Much attention has been paid recently to bombshell allegations that Israeli-created spyware may have been used to target journalists, dissidents, and other enemies of the state. But the Pegasus scandal is a mere microcosm of the larger issue of governments using private companies for surveillance operations.
On July 18, the Guardian and 16 other media outlets began publishing a series of stories about the Israeli-based NSO Group, alleging that foreign governments used the company’s Pegasus software to surveil at least 180 journalists and numerous other targets around the world.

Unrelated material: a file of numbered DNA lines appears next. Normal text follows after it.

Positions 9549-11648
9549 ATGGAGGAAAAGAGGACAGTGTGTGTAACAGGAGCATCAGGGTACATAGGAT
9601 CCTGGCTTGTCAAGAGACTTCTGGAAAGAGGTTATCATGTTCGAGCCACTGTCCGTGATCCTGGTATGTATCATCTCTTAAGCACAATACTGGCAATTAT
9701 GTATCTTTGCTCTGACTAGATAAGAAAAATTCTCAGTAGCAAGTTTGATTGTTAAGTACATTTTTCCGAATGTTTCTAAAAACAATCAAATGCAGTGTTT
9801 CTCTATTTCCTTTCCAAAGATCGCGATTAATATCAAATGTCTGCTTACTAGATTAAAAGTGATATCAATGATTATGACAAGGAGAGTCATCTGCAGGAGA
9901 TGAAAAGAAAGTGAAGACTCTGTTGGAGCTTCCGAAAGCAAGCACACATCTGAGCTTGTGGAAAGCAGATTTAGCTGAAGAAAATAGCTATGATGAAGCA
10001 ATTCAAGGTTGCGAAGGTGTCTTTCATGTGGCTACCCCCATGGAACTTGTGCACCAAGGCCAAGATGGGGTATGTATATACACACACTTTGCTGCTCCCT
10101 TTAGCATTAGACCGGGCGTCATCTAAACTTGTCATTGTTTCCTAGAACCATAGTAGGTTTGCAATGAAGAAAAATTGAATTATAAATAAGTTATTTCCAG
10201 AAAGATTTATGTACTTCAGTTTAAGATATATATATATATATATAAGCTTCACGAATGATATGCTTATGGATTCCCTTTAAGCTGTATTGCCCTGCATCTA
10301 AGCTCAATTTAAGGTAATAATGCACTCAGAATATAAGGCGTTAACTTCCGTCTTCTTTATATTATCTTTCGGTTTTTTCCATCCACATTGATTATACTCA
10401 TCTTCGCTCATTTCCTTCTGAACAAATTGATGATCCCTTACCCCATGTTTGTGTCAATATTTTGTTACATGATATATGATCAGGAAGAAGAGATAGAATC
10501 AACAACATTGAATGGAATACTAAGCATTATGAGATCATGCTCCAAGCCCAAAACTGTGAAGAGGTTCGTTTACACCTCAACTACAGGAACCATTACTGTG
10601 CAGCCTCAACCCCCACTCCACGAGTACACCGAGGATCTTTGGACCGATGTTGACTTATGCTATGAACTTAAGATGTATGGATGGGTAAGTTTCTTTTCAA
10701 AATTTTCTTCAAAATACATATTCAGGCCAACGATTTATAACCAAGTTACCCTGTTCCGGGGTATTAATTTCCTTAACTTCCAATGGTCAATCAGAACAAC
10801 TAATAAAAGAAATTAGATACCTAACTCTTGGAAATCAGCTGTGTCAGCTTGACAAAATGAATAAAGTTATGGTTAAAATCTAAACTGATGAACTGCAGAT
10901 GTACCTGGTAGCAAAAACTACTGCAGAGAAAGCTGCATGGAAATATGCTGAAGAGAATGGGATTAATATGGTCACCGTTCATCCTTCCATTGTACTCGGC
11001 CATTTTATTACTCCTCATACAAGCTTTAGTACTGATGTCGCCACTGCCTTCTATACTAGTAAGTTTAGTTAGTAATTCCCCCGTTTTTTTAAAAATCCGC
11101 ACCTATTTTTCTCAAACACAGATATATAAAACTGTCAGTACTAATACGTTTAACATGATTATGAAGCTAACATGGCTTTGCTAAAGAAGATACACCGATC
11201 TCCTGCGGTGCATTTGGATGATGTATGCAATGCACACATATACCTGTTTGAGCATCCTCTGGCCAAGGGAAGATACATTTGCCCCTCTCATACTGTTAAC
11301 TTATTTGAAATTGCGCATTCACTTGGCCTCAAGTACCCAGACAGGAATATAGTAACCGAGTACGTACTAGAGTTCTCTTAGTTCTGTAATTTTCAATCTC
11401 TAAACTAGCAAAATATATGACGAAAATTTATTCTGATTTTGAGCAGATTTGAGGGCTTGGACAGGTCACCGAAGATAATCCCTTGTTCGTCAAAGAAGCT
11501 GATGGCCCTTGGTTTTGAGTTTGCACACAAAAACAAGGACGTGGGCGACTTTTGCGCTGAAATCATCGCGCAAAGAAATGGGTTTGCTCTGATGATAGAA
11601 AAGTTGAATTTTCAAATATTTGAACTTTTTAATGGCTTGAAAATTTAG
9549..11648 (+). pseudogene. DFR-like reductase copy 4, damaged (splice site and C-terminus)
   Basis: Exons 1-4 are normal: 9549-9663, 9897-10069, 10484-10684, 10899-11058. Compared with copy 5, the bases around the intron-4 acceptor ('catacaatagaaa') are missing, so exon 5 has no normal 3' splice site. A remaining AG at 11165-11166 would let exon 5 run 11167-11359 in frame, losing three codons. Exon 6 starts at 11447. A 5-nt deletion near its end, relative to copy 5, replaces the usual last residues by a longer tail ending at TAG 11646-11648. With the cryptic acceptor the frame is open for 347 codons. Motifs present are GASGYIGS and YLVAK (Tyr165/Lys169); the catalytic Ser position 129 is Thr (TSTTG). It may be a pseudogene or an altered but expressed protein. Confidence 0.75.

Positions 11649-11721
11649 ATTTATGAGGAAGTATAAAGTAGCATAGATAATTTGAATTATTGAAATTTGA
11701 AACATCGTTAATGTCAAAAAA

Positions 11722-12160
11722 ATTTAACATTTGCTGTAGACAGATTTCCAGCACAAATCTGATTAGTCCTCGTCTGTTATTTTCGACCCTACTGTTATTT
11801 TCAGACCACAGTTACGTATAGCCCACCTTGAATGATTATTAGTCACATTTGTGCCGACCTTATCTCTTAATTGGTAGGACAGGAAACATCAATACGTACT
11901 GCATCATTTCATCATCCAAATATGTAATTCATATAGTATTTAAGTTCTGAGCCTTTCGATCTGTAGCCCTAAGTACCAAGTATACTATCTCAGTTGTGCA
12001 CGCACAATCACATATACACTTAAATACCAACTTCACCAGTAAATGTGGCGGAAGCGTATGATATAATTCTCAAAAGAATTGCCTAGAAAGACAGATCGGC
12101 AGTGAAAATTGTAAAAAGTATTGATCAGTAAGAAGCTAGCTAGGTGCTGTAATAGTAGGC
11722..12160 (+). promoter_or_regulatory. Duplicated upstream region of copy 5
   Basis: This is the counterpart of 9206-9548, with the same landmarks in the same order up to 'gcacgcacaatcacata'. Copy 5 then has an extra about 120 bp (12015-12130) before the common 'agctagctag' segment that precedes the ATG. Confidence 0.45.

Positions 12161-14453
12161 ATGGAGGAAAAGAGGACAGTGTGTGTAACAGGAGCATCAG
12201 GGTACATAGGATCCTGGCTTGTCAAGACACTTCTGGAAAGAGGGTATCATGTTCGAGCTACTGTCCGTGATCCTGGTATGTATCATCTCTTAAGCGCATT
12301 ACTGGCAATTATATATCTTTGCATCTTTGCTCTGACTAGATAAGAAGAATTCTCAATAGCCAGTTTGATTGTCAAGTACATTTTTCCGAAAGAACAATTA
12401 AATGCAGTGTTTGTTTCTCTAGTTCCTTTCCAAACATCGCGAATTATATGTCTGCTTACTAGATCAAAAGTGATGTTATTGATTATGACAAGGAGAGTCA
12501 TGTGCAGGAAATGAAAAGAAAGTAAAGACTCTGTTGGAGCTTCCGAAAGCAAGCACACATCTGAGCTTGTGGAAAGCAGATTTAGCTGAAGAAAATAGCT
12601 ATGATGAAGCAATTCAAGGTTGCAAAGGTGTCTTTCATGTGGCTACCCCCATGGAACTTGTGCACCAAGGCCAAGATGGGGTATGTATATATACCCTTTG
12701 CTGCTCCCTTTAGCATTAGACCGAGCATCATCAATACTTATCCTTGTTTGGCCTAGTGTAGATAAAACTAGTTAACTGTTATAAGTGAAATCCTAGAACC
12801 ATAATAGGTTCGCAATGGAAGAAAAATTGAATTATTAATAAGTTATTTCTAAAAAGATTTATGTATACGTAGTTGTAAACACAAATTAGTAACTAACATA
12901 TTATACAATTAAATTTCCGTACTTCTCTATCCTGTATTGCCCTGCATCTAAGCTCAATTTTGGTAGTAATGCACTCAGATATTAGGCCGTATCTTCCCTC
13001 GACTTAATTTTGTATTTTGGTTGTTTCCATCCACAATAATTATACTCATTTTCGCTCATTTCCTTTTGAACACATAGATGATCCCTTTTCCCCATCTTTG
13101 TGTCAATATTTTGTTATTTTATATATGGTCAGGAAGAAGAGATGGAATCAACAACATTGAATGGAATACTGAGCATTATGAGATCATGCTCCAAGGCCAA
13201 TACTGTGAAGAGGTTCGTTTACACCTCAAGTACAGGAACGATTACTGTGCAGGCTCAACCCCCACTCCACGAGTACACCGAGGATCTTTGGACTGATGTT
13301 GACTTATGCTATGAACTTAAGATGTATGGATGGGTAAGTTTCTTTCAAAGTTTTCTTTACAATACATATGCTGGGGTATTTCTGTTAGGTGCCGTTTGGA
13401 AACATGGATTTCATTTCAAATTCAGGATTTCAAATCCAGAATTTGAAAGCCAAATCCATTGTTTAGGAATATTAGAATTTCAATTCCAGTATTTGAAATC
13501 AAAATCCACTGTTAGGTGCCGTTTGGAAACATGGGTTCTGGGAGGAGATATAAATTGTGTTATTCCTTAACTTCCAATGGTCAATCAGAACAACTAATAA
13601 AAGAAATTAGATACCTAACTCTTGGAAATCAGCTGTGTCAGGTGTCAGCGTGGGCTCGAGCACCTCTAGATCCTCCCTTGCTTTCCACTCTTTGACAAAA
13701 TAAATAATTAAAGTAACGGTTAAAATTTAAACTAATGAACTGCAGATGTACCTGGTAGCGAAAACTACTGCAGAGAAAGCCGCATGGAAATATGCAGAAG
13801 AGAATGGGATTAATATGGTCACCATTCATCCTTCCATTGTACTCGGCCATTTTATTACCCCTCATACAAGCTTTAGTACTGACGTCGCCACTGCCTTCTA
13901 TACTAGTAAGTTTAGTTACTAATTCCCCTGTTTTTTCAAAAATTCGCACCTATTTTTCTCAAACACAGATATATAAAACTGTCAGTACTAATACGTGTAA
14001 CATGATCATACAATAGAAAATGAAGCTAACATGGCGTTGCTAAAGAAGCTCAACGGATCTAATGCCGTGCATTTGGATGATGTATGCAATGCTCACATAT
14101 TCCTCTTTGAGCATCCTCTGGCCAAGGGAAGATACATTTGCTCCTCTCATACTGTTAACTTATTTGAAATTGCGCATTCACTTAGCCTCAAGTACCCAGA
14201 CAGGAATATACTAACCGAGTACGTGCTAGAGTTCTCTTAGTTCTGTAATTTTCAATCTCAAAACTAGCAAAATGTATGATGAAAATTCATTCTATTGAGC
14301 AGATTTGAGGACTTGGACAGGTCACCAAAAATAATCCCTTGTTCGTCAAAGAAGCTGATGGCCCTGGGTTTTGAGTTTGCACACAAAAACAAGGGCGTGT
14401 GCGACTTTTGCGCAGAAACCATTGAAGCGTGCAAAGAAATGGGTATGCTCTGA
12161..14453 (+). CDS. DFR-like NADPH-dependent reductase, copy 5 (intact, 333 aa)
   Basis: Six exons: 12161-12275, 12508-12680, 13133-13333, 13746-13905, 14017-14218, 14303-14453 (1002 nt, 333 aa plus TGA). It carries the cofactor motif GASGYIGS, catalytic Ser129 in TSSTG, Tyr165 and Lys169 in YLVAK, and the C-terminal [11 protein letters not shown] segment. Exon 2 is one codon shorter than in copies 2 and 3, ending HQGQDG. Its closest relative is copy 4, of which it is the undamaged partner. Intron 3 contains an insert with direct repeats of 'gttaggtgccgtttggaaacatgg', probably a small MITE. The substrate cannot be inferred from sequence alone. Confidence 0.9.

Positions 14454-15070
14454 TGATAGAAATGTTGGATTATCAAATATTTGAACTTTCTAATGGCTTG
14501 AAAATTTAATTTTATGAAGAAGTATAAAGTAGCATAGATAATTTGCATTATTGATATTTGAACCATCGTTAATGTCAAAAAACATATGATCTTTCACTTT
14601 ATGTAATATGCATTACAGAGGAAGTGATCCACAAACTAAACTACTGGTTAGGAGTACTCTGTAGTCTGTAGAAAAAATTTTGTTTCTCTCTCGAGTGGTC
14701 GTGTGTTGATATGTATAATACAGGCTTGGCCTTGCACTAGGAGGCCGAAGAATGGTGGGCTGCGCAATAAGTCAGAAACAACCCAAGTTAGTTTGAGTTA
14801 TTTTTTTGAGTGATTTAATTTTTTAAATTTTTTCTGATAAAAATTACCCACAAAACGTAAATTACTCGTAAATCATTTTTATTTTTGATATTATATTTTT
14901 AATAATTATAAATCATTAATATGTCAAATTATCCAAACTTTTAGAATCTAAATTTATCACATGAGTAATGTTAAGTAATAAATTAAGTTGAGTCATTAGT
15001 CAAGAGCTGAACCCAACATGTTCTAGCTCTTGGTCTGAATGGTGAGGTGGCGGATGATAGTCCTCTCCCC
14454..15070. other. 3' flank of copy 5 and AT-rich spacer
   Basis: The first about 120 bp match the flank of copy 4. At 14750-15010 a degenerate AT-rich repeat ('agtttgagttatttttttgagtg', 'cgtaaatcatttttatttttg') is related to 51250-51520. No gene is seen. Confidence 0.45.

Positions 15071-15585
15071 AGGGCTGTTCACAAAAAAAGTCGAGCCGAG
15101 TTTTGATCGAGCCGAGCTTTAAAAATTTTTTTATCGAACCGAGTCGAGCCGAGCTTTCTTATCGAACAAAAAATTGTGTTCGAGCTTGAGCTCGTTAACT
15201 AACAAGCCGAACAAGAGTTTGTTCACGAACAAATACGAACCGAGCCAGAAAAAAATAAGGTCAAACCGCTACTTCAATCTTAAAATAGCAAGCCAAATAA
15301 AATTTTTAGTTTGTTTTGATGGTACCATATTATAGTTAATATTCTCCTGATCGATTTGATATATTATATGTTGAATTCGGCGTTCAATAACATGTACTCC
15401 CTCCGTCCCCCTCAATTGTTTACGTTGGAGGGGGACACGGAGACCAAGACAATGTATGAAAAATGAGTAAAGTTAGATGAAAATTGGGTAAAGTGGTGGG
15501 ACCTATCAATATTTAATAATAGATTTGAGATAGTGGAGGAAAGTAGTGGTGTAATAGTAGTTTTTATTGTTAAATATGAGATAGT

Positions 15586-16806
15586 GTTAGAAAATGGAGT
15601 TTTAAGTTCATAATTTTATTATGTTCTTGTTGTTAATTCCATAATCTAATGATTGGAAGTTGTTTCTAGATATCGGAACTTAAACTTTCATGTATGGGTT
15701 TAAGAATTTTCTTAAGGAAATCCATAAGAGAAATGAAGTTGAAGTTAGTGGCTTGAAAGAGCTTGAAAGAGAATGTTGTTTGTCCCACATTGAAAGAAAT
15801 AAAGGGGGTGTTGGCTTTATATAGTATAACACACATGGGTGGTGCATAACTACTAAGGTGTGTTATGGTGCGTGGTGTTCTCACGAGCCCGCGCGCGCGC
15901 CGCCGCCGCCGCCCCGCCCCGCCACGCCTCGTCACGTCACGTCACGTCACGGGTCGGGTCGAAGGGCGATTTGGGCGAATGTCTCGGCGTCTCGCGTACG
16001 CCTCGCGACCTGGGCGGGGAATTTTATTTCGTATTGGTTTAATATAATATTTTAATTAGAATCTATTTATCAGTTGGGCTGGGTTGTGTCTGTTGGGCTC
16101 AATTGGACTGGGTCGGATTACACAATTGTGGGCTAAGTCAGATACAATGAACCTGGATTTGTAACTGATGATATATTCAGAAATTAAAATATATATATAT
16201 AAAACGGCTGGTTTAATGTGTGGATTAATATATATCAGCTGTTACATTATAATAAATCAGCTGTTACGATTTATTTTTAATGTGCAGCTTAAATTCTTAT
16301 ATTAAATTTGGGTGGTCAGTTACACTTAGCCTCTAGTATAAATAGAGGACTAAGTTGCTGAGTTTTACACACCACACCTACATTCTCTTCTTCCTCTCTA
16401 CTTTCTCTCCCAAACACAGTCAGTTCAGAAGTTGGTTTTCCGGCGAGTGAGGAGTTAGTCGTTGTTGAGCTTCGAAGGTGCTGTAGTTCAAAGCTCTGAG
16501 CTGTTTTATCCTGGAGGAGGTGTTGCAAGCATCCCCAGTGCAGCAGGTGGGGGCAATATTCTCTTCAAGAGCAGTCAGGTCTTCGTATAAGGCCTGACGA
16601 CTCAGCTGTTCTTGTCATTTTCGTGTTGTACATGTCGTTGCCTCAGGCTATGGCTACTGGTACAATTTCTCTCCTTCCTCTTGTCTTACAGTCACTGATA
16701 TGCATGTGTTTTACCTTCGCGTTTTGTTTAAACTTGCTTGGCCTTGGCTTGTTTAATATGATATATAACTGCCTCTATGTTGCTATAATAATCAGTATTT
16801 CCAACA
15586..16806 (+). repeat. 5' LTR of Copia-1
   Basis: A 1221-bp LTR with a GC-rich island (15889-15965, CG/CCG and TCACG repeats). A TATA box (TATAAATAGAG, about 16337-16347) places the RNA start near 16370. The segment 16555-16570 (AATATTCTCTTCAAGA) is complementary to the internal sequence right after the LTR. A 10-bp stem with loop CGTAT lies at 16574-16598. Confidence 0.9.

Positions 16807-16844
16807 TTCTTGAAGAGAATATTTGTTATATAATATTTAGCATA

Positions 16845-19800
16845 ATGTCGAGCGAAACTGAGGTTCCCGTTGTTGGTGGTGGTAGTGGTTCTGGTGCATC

Developed by former members of the elite Israeli Unit 8200—comparable to the U.S. National Security Agency—the Pegasus software allegedly infects iPhones and Androids, enabling operators to extract messages, photos, and emails; record calls; and activate microphones in secret.
Alleged possible targets of Pegasus surveillance include the slain Washington Post writer Jamal Khashoggi, French president Emmanuel Macron, and Indian opposition legislator Rahul Gandhi, along with numerous others. NSO explicitly denies that its software was “associated in any way with the heinous murder of Jamal Khashoggi.”